- The Washington Times - Thursday, December 29, 2022

Attacks on the nation’s power grid are suddenly on the rise, according to federal regulators, who are now weighing additional security requirements for power stations to fend off vandalism.

In some of the attacks since October, gunfire has cut off electricity to thousands of customers.

The latest incident was on Christmas Day in Washington state. Thousands of homes lost power after vandals broke into four power substations and damaged equipment. In one instance, they caused a fire.

Law enforcement officials have yet to solve six prior attempts to sabotage electrical substations in Washington and Oregon that began in mid-November.

The grid has been attacked on the East Coast as well. On Dec. 3, vandals broke into two Duke Energy electrical substations in Moore County, North Carolina, and caused significant damage. Gunfire cut power for several days to more than 40,000 customers.

Shots were fired at a Duke Energy hydroelectric dam in Ridgeway, South Carolina, on Dec. 8 but caused no damage.

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In response to the uptick in vandalism, the Federal Energy Regulatory Commission has ordered a review of physical security standards at power stations and substations and is considering whether to set a minimum level of protection.

“In light of the increasing number of recent reports of physical attacks on our nation’s infrastructure, it is important that we fully and clearly review the effectiveness of our existing physical security standard to determine whether additional improvements are necessary to safeguard the bulk power system,” FERC Chairman Richard Glick said at a recent commission meeting.

Many of the nation’s 55,000 power substations are unstaffed and often in remote areas with limited protection from sabotage. The substations are critical to the electrical distribution system, and damage can result in significant power outages.

“This kind of critical infrastructure is something that we just need to take the measures to make sure it’s protected,” said Richard Mroz, a senior adviser at Protect Our Power, which advocates for stronger grid security.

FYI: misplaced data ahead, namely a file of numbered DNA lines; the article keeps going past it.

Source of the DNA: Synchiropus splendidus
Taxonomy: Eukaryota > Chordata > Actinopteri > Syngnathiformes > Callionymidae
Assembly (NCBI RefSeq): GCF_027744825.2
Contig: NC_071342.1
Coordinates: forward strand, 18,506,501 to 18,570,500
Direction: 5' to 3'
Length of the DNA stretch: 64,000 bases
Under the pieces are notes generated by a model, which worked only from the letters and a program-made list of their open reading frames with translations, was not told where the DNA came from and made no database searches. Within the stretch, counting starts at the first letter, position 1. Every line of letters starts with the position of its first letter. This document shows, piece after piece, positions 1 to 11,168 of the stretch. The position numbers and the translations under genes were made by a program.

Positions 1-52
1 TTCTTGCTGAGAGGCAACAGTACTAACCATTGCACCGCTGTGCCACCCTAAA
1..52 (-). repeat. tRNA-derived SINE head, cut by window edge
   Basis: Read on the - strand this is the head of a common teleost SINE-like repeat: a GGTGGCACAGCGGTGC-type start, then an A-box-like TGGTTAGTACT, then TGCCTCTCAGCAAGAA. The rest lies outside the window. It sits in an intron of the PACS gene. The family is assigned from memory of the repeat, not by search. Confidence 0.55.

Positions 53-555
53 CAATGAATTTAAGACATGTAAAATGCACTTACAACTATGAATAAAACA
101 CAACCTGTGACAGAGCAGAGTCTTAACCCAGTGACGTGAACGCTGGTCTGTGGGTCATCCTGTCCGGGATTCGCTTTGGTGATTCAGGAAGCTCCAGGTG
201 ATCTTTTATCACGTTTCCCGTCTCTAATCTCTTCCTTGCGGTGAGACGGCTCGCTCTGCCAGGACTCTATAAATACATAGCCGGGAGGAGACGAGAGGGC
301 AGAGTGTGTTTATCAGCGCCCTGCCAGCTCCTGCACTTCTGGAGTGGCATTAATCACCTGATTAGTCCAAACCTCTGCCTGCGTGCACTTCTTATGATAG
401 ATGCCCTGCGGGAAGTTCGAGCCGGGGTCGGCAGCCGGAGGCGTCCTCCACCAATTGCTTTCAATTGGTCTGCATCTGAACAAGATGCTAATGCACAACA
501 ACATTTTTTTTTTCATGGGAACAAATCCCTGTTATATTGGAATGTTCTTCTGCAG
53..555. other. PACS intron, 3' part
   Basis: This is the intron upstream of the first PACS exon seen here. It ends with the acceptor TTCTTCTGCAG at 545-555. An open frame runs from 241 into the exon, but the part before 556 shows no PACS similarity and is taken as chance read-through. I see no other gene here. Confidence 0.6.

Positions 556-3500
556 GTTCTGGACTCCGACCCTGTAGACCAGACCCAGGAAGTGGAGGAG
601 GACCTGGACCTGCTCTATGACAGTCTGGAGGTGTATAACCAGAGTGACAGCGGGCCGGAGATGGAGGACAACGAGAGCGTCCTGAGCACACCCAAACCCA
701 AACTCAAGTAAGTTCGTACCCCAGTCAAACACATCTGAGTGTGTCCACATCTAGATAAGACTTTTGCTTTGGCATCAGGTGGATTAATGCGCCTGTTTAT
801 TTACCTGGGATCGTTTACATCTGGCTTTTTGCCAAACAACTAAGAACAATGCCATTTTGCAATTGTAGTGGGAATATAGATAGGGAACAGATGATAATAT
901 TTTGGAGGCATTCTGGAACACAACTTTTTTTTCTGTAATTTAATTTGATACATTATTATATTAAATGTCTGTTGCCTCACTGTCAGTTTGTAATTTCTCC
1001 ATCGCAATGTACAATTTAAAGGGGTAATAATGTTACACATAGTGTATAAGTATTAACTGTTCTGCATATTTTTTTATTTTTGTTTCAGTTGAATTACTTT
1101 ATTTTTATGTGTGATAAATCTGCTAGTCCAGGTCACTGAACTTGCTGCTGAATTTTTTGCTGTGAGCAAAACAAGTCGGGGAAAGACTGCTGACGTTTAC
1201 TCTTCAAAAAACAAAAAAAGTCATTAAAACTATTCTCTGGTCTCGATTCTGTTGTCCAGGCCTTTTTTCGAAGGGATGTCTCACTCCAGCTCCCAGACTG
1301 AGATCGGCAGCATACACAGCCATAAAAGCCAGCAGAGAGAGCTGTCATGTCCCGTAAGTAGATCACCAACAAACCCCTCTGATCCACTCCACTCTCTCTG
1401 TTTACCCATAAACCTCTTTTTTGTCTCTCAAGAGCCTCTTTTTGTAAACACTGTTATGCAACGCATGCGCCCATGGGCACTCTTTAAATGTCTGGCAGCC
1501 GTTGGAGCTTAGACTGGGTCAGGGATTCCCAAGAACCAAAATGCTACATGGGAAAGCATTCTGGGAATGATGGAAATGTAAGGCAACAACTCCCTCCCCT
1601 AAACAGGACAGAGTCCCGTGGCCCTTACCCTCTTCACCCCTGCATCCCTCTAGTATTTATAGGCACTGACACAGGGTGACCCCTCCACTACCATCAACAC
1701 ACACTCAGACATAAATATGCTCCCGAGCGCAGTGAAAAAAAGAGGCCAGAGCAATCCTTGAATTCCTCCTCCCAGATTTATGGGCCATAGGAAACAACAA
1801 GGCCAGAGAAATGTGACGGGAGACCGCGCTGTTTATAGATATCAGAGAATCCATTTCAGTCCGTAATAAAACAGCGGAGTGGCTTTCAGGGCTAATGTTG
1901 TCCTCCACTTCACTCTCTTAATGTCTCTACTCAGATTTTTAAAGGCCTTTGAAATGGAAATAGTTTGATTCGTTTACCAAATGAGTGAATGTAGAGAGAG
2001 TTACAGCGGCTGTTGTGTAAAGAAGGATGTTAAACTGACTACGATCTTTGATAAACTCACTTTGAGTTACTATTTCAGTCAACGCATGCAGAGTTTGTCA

Mr. Mroz said a 2013 sniper attack at Pacific Gas and Electric’s Metcalf substation near San Jose, California, caused $15 million in damage. As a result, the substation is now physically protected from gunfire and other vandalism. After the incident, the company increased security at the facility with cameras, lighting and a concrete barrier. PG&E pledged to spend $100 million to upgrade security at power stations across the state.

“We just have to be smarter about how we are protecting these facilities,” Mr. Mroz told The Washington Times. “We can’t have armed guards at these sites; it’s just not feasible. So you’re going to have to be smarter about what the protective infrastructure can be.”

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Ross Johnson, a consultant in electrical grid security, said power companies should consider installing concrete or cinder block walls and ballistic paneling to shield critical components from gunfire.

Most of the time, Mr. Johnson said, incidents at power substations involve theft, usually of materials made of copper.

“Damage from gunfire is exceedingly rare,” he said.

The Metcalf vandals have not been apprehended, nor have any of the saboteurs of the substations in Oregon, Washington, South Carolina and North Carolina.

The vandals’ political motives are subjects of speculation. The North Carolina substation that was attacked was near the site of protests over a drag queen show for children, but law enforcement found no connection between the vandalism and the protesters.

Others have theorized that eco-terrorists are damaging the substations to protest the nation’s use of fossil fuels.

In February, the Justice Department announced that three men pleaded guilty to plotting attacks on several electric substations across the U.S. “in furtherance of White supremacist ideology.”

Mr. Mroz said the recent string of attacks could suggest domestic terrorism. No matter who is behind the vandalism, he said, “We’ve always said that those owners, operators and the regulators need to be thinking about things a couple of steps ahead.”

• Susan Ferrechio can be reached at sferrechio@washingtontimes.com.

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